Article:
JPMorgan Predictions: Is Dimon’s Doomsday Over?
RBC Capital Markets analyst Gerard Cassidy is providing a slim ray of hope for beleaguered JPMorgan Chase & Co. (NYSE:JPM). The analyst thinks that the bank will soon place its legal troubles behind it, finally emerging from the tumult of the financial crisis.
In a note to his clients, Financial Post reports, Cassidy said that, “We believe most of the litigation resulting from the 2008-09 Financial Crisis will be put behind the company over the next 12-18 months.” One legal battle was resolved November 15. JPMorgan reached a $4.5 billion dollar settlement, with twenty-one institutional investors to resolve a dispute involving residential mortgage-backed securities issued by JPMorgan. But $4.5 billion is fraction of the expected $13 billion settlement with the Department of Justice.
Once the settlement is reached with the DOJ, Cassidy expects the stock price on JPMorgan to rise. But a new investigation may stave off any potential good news from the settlement.
The New York Times reported November 13 that JPMorgan was being investigated for its ties to Wen Ruchun, daughter of China’s Prime Minister, Wen Jiabao. Documents obtained by the Times allege that JPMorgan paid Wen, under the pseudonym Lilly Chang, $75,000 per month. JPMorgan was using Chang’s consulting services company, which had only two employees, and lacked the influence necessary to promote the bank in China.
The bank is suffering financially from the never-ending cascade of court cases. In October, JPMorgan released its third-quarter results. Year-over-year increases were seen in deposits, client investments, and credit card sales, but litigation costs ate into any profits for the bank, and it reported a $0.4 billion loss.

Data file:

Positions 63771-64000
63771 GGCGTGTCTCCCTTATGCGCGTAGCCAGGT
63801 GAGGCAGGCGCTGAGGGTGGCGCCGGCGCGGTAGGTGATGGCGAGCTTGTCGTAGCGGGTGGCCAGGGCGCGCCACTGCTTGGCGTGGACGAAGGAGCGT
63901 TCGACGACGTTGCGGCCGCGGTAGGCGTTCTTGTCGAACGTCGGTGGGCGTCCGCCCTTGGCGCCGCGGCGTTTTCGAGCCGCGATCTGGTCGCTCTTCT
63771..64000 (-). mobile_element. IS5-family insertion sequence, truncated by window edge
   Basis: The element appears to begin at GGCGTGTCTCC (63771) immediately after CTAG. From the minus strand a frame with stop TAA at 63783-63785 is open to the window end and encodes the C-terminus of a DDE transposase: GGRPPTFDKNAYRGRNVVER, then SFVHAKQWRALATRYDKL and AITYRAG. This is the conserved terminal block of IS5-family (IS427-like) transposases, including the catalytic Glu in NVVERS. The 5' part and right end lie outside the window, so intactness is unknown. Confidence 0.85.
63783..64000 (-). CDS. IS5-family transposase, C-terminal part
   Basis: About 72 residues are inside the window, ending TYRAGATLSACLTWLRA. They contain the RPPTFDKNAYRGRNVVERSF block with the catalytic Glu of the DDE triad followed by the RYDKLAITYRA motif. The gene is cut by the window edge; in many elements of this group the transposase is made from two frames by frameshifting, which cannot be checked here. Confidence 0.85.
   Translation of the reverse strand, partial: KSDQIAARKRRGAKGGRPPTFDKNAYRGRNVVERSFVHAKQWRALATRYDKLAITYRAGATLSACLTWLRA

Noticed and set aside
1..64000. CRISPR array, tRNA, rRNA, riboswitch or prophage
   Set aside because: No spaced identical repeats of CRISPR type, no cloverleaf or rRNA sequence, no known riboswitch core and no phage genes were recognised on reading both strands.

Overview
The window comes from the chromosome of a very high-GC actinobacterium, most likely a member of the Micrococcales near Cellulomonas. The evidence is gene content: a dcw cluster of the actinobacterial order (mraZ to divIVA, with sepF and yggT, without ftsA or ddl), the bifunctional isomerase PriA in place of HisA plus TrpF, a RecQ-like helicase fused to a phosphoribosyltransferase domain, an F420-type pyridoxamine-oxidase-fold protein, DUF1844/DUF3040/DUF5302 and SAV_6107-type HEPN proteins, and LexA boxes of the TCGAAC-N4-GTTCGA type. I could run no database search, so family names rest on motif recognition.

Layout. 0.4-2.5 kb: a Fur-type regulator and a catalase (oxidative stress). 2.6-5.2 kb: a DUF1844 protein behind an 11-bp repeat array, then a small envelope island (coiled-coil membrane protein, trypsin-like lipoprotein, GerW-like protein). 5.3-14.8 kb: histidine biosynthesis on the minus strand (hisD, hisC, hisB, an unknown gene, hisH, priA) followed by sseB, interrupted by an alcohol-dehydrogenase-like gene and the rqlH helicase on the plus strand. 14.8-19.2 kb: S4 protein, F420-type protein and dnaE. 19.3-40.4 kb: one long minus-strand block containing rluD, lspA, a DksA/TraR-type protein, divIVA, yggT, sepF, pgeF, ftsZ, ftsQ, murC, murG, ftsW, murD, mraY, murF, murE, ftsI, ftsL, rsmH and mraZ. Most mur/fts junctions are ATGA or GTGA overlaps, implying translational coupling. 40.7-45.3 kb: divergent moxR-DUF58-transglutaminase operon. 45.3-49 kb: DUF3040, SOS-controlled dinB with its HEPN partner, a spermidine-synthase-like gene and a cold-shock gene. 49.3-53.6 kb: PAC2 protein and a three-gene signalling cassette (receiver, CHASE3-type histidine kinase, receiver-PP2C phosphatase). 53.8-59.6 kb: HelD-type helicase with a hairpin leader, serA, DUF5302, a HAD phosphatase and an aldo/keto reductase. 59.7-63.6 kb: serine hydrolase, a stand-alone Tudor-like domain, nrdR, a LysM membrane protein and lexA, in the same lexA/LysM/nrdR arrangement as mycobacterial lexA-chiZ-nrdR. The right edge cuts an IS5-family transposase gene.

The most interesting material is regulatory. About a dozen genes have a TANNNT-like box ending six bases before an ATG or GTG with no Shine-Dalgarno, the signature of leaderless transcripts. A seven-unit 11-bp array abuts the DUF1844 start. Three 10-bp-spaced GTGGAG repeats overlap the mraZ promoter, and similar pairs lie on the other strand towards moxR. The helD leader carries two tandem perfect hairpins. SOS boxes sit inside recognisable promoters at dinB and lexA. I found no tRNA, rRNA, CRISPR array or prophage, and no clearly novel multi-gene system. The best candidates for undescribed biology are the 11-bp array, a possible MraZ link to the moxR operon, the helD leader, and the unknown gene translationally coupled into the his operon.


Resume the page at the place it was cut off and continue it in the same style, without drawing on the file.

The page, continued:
At the time, Chair and CEO of JPMorgan, Jamie Dimon said there was “strong underlying performance across the businesses, unfortunately, the quarter was marred by large legal expense.” Due to a “highly charged and unpredictable environment, with escalating demands and penalties from multiple government agencies,” Dimon said the company felt it was “prudent to significantly strengthen them.”
Over time, Dimon recognized the costs would “abate and normalize over time,” adding that “they may continue to be volatile over the next several quarters.” As Dimon’s dilemmas fade, its possible other banks will begin to experience similar legal discomfort.
The Wall Street Journal reported in October that people close to Attorney General Eric Holder said it is possible the JPMorgan settlement could become the example for future bank probes. Cassidy forecasts that at the close of JPMorgan’s litigation, the bank will have annual profits of $20 to $30 million.